In agreement with Clifford, I accept that that we have epistemic duties just as we have ethical duties (indeed, I would say that epistemic duties are a species of ethical duty). We perform our ethical duty by attempting, insofar as we can, to follow the ethical norms that seem right to us. However, which ethical or epistemic norms appear right to us is not a matter over which we have control. If something seems (morally or epistemically) right to us, then that is how it seems and we have no control over that. It seems to me that torturing sentient creatures for fun is morally wrong. I cannot help having it seem that way to me, and I am glad that I cannot help it. Similarly (having had the benefit of training in logic and critical thinking), inferring “p” from “If p, then q” and “q” seems wrong to me, and I cannot help that it seems wrong to me.
At epistemic or ethical “rock bottom” what seems right or wrong to us is not a matter of our control. Since ethics deals with what we can control (“ought” implies “can”), then we have no duties with respect to how things fundamentally seem to us. Our epistemic or ethical duties, therefore, boil down to conforming our behavior (including belief-behavior) to what fundamentally and involuntarily seems right to us. What ethically or epistemically appears right to me is therefore caused by factors over which I have no (direct) control, and therefore rationality in Clifford’s sense does not apply to those fundamental perceptions. Clifford’s account of rationality therefore can say nothing about the ultimate causes of my beliefs, i.e. my fundamental perceptions of what is true and reasonable. Rationality is a matter of living in accordance with those fundamental perceptions of rational norms.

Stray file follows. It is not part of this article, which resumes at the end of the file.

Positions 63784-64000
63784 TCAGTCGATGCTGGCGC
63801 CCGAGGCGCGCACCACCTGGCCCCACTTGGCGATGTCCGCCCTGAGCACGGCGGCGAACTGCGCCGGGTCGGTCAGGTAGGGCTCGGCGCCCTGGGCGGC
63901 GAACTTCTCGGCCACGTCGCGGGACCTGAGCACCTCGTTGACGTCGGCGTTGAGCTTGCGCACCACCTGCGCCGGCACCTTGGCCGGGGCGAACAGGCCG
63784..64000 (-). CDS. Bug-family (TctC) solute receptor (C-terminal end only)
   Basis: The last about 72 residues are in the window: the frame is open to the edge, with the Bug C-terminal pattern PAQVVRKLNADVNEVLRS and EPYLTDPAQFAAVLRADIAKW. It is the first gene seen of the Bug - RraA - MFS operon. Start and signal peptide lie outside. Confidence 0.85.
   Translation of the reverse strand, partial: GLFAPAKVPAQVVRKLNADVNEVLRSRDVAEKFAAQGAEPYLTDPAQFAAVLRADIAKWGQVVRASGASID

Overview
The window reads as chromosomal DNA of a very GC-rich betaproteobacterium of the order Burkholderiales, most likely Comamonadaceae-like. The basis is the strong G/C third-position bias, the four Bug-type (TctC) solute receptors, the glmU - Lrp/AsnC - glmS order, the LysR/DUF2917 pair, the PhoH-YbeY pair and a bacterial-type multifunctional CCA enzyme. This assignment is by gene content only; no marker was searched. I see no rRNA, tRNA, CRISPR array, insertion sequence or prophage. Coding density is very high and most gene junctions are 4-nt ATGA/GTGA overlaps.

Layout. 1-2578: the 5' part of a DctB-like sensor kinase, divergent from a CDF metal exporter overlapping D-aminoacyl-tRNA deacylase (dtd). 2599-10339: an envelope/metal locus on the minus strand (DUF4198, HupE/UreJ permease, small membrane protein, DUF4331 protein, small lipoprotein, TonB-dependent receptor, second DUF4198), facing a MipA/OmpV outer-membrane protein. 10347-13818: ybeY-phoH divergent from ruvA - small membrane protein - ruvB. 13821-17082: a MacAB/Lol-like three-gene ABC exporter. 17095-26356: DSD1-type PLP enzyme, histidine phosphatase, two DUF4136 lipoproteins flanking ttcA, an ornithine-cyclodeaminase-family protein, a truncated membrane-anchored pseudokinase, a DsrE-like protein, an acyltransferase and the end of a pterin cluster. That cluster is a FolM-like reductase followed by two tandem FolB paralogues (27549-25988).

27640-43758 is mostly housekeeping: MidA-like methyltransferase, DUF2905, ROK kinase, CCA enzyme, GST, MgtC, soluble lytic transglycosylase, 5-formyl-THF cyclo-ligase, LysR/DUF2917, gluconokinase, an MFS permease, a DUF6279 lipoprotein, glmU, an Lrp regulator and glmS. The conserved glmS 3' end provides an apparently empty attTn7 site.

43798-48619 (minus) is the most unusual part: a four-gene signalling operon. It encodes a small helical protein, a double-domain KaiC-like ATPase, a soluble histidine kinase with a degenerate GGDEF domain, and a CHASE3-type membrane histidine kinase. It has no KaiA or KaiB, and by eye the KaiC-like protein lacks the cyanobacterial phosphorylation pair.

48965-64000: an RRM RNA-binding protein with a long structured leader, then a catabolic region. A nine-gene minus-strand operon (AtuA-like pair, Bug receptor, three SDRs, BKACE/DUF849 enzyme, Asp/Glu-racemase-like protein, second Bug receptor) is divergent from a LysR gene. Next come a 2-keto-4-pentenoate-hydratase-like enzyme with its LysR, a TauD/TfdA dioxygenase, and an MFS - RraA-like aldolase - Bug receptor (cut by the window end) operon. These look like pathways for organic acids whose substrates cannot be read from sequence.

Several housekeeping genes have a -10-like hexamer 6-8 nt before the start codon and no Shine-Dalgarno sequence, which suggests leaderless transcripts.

I have, then, considered two prominent senses of rationality—the warrant version and the ethics of belief version. On neither account do the “laws of logic” cause my belief. Rather, on each account rationality consists of believing or acting in ways that are in accordance with such laws. Maybe Victor has some completely different sense of rationality in mind which he claims requires that the laws of logic have causal powers. I think I have shown that two prominent theories of rationality do not require that we invest abstractions like “the laws of logic” with occult causal powers.